The new 7702 rates apply to newly issued policies – compliance testing and evaluation is measured with original contract language at the time the contract is issued. In-force policies remain subject to the original issue test. Some carriers will evaluate whether a face increase to an existing policy results in a “material modification” and availability of the new rates is a better outcome than issuing a new policy. All these considerations are occurring in real-time versus the months of preparation usually associated with regulatory rollouts. That is why the roll-out may appear to be fragmented and disjointed.
What is Section 7702?
Established in 1984 as part of Deficit Reduction Act, Section 7702 provides for the beneficial tax treatment for life insurance contracts. Congress added cash value accumulation standards for life insurance to the Internal Revenue Code to prevent financial architects from crafting ordinary investment arrangements as tax-favored life insurance policies.
By restricting the investment orientation through premium limitations and/or minimum cash value/death benefit standards, the code established a minimum amount of pure risk in the contract. These restrictions are implemented with Net Single Premiums (NSP), Cash Value CVAT Corridor Factors, 7-Pay Factors and Guideline Premium Limitations. As an actuary friend of mine suggested, “insurance tax compliance is all math!”
No provisions were included to adjust the prescribed interest rate under Section 7702. As such, the following interest rates were defined (hard-coded if you will) and have remained in force since inception of the law:
- NSP, CVAT Corridor Factors, 7-Pay, Deemed Cash Value, Guaranteed Cash Value Factors, and Guideline Level Premium (GLP) – Greater of 4% and guaranteed interest rate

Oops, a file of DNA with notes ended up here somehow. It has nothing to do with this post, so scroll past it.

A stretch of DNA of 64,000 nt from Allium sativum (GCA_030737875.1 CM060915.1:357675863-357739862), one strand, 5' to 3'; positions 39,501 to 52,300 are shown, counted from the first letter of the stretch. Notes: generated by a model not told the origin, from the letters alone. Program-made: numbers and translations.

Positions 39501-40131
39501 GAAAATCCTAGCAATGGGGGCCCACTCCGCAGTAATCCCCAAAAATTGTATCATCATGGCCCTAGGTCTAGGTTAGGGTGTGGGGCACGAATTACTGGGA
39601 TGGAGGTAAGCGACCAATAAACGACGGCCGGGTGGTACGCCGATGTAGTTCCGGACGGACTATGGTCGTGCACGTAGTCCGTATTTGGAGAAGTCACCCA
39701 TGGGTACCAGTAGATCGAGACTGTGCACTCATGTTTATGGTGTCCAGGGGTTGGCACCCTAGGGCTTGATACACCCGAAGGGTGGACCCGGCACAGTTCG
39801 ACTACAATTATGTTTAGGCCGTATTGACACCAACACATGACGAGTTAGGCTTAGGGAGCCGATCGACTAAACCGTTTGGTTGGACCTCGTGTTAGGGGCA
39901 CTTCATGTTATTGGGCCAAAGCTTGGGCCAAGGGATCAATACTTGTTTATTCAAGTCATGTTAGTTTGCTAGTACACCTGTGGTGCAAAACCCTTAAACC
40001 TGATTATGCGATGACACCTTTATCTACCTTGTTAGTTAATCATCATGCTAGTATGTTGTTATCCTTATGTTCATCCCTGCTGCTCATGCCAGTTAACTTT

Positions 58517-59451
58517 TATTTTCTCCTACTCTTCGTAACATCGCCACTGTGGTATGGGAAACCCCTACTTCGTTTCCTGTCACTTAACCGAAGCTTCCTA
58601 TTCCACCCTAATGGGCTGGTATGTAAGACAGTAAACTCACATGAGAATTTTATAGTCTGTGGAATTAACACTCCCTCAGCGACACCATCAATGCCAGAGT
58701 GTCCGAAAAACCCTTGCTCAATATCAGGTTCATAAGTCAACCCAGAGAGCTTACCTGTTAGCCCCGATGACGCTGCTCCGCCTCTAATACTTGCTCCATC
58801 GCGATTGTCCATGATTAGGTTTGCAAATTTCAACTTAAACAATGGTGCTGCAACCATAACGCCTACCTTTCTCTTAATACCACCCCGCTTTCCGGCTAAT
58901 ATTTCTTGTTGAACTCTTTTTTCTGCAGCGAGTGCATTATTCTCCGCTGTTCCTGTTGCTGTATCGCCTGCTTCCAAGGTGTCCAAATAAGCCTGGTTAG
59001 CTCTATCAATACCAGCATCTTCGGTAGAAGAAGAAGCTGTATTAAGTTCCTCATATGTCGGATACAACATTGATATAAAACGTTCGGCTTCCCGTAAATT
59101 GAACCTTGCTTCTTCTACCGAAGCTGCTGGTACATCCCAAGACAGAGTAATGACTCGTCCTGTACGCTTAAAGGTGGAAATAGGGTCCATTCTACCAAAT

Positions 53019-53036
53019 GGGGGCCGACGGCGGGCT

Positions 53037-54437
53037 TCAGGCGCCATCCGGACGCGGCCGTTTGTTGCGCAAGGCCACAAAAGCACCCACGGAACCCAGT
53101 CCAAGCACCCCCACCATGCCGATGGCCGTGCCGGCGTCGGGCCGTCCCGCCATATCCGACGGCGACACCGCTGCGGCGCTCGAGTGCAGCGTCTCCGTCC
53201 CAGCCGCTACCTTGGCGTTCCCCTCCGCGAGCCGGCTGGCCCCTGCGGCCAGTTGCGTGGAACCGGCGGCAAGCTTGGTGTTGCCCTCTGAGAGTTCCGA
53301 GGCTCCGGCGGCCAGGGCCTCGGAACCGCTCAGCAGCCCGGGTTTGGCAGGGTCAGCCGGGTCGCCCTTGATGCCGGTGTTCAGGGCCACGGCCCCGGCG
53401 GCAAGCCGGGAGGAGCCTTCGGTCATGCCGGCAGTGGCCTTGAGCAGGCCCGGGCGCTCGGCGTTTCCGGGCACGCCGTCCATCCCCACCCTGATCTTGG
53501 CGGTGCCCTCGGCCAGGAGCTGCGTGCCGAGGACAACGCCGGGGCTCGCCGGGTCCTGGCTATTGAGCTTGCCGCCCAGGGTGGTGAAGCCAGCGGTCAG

- Guideline Single Premium (GSP) – Greater of 6% and guaranteed interest rate
While the interest rates were defined by regulation, other areas of Section 7702 code are subject to carrier interpretation, resulting in multiple carrier-specific implementations of the compliance calculations across the industry.
The new Consolidated Appropriations Act replaced the historic two fixed interest rate benchmarks used in life insurance-related tax and regulatory calculations with variable rates calculated off the “Section 7702 applicable accumulation test minimum rate.” This approach better reflects current interest rates and ensures that future evaluations reflect the appropriate economic conditions at the time of policy issue. These new 7702 provisions have an effective date for policies sold on or after January 1, 2021. It allows for a 2% rate to be used for calendar 2021 before the floating rate model becomes effective the following year and beyond.
The following table provides a summary of the key rate changes:
Prior Section 7702 Regulation
New 7702 Regulation
Net Single Premium
|7702 (b)(2)(A)||Greater of 4% or rate guaranteed at issue||Greater of Applicable Accumulation Test Minimum Rate or rate guaranteed at issue|
Guideline Single Premium
|7702(c)(3)(B)(iii)||Greater of 6% or rate guaranteed at issue||
Greater of Applicable Guideline Premium Minimum Rate or rate guaranteed at issue
Guideline Level Premium
|7702 (c)(4)||Greater of 4% or rate guaranteed at issue||Greater of Applicable Accumulation Test Minimum Rate or rate guaranteed at issue|
With all that being said, we anticipate traditional COLI and BOLI carriers to increase capacity as a result of these changes. Carriers who had previously stopped selling COLI and BOLI products during the low-interest rate period will evaluate a return to market, while others who might have evaluated the COLI market beforehand may now reconsider entering the space.
Andesa is here to help. Please reach out to set up a call to discuss questions or implications with one of our actuaries.